– I feel sorry for Marvin Lewis. He is not a great head coach and he is not going to win many games this season. He won today’s game, but then he didn’t win today’s game. Bummer, man.

– 1-0 has never felt less good. Recall that Ed Hochuli advanced the Broncos to 2-0 last season. That said, the defense looked solid, and this team could make some noise if Marshall and Orton never ever again play like they did today.

I’m excited for Hood Jr. vs. Hood Jr. when the Broncos play the Browns next weekend. I think the Broncos will build off of today’s improbable victory. Furthermore, there is no way next Sunday’s match-up will play out as unpleasantly as “The Game That Shall Not Be Named.”

Watch it one more time. I’m still completely speechless. I started laughing hysterically when it happened. First of all, thank you, Gus Johnson. Your passionate commentating on this play made the game interesting for the first time since kickoff. Dan Fouts, why did you have to ruin this moment? Please do not answer me out-loud, just think about it. Second, pay attention to McDaniels after Brandon Stokley scores. His intensity is awesome. He doesn’t even celebrate. Rather, McDaniels immediately screams at Orton to go for two. I swear the man is never satisfied, and that is a great thing. Finally, Kyle, I’m sorry, but you actually did nothing right on that play.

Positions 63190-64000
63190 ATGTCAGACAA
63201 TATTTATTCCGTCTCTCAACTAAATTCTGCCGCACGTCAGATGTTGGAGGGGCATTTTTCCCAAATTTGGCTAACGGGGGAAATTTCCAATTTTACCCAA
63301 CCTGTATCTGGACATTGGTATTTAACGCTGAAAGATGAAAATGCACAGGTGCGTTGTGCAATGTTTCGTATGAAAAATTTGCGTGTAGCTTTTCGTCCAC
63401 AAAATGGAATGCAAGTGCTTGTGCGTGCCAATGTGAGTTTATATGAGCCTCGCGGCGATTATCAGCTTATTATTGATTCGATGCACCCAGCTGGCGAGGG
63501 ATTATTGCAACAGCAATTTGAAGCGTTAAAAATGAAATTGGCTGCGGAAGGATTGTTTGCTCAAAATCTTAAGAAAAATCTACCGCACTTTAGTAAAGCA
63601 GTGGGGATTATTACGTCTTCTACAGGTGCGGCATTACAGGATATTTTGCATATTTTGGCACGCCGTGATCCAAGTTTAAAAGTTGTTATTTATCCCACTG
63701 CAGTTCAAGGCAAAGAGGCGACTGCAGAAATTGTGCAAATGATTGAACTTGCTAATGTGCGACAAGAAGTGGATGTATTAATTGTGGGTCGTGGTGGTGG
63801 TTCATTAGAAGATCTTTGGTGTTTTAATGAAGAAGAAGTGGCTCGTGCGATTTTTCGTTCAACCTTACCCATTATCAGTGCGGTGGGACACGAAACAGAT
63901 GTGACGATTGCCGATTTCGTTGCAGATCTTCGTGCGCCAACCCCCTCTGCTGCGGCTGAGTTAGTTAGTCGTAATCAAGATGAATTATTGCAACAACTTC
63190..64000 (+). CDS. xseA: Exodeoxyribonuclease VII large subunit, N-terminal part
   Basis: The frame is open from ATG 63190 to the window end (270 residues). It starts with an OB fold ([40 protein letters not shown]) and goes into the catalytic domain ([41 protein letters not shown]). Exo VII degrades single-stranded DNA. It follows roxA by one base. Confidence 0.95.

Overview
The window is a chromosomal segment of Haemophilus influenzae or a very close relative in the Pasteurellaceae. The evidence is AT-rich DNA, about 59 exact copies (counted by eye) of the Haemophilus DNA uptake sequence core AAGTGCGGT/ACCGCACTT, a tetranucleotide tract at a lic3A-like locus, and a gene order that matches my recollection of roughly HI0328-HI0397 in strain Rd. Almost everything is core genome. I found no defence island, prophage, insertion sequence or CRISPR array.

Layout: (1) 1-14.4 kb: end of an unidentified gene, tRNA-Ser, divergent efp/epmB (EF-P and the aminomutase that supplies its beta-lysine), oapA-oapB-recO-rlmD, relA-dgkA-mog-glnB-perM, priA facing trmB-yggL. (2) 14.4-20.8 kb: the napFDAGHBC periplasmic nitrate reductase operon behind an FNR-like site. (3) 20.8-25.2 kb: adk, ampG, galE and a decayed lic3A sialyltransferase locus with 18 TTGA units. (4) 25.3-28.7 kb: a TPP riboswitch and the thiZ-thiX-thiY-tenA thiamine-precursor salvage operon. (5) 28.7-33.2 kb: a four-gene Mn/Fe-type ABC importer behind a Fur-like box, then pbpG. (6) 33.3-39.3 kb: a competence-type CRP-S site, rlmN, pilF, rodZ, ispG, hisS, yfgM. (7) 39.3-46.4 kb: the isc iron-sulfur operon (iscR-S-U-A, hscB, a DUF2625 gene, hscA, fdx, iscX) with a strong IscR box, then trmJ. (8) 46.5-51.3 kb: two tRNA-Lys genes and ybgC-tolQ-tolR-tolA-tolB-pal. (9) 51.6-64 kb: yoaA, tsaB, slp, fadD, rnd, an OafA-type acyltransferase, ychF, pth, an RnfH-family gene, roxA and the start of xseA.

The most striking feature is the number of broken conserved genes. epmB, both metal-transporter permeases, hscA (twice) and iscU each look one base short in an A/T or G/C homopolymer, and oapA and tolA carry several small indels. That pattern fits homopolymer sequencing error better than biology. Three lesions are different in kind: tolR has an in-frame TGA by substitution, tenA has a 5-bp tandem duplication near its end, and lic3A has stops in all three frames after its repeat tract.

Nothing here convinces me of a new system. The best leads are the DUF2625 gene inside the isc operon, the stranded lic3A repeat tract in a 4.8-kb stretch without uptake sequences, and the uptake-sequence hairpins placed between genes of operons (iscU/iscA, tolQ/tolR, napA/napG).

September 13, 11:45 PM:

I leave you with a parting treat…trust me, you’ll enjoy it. I will now go to sleep a happy Broncos fan.


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The Marshall Plan